If you are reading this, you have probably seen Pepe the Frog before. You know, that little green b*stard that’s been terrorizing every conceivable social media platform since the 2010s. I think anyone that’s come up with the internet has sent and/or received a Pepe meme at some point. I know I have. The interesting thing that sets Pepe apart from other memes is the trajectory he has gone on and his longevity. Some memes have very short shelf lives and are forgotten within a matter of weeks, while other memes have a longevity about them that allows them to remain relevant for months or even years. Something about that funky little frog made him so adaptable that to this day you’ll still see iterations of the Pepe meme around. During his many years on the internet, Pepe has gone on quite the journey. He started as a harmless little meme frog and eventually turned into a registered hate symbol. Yeah, you read that right the epic funny meme frog is a hate symbol.

In this blog post, I want to give an overview of how the Pepe the Frog meme went from harmless internet funny, to a symbol of anti-Semitism and white nationalism, and finally a symbol of… hope?

Strap in for quite the wild ride.

4chan finds a frog

Pepe the Frog started as a silly character in a comic called “Boys Club” by Matt Furie. That poor man did not know the can of worms he just opened. Furie posted his comics to MySpace and from there it spiraled. Initially, the image of Pepe was used innocently on fitness forums, believe it or not. Over the years the meme migrated over to 4chan. Pepe the Frog became immensely popular on 4chan, inspiring the creation of many board posts and Pepe derivatives. As is the nature of a meme, it is to be constantly reimagined and evolve along with the online landscape they are in. So, that’s what Pepe did, he evolved along with the landscape on 4chan.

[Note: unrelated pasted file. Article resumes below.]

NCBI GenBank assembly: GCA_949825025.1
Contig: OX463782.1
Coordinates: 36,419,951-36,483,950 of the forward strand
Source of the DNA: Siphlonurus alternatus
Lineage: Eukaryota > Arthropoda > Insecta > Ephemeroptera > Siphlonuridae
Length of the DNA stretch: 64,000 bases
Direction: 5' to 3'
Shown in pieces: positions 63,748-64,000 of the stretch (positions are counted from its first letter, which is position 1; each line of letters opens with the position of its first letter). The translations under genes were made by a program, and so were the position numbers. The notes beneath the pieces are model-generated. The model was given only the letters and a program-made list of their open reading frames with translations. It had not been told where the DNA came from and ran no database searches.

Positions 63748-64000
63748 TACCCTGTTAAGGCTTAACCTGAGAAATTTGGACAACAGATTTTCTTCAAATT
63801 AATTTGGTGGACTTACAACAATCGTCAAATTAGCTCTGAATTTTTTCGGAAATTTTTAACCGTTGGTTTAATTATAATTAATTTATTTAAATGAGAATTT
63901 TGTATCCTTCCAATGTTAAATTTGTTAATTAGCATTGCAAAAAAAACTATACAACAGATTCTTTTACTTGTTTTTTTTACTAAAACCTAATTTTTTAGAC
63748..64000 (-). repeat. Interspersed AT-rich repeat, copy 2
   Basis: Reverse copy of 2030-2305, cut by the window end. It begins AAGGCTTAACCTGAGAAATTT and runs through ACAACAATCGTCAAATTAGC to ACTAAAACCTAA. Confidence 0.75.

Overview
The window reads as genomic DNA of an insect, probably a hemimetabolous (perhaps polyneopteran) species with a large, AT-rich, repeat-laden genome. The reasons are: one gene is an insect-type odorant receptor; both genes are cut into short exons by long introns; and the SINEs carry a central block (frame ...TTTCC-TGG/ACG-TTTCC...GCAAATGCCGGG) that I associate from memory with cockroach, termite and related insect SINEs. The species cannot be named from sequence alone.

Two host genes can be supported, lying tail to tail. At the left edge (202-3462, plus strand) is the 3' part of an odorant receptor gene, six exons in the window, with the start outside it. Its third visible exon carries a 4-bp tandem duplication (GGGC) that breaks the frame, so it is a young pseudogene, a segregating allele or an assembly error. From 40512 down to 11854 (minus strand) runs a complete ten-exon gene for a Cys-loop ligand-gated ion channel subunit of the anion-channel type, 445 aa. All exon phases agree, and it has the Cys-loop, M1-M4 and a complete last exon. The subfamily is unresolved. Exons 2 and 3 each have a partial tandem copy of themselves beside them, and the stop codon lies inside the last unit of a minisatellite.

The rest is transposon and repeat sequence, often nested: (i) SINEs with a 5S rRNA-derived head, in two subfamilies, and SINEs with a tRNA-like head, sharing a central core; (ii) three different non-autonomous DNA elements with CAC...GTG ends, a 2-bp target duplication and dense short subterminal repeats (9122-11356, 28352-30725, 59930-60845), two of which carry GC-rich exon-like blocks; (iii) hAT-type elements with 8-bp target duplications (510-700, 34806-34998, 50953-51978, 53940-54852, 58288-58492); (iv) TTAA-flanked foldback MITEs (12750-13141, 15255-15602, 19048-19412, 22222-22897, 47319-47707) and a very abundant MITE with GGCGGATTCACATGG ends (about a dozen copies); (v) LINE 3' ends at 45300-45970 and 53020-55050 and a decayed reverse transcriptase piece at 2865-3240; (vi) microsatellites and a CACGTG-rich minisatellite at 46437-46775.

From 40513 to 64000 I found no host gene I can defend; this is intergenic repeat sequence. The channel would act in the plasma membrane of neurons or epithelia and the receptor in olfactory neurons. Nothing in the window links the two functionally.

4chan is an anonymous image-based internet forum that is known for being quite offensive. Throughout the years, 4chan has been accused of being a breeding ground for racism, anti-Semitism, and all the other bad -ism’s. Pepe became somewhat of a 4chan mascot. The memes, initially, were not explicitly racist or too offensive. He was just a sad frog. It wasn’t until Pepe started breaking out into the mainstream that 4chan users started to go to extreme lengths to create the most offensive Pepe memes possible. Pepe the Frog and 4chan felt intrinsically connected to the users and now all these filthy normies were coming in and making him a mainstream Facebook meme. Tie this in with the absolute media chaos that was the 2016 American presidential elections and you had the perfect recipe for disaster. A movement began on 4chan to turn Pepe the Frog into a white supremacist symbol and tie him to the Trump campaign. This led to an onslaught of racist Pepe memes being posted online. Pepe also bled over into ‘real-life’ as some users went as far as wearing Pepe masks at rallies. Trump himself even retweeted a Pepe meme. This was 4chan’s way of reclaiming Pepe, by all means necessary. If he became a horrific symbol of hate, then 4chan would get their mascot back.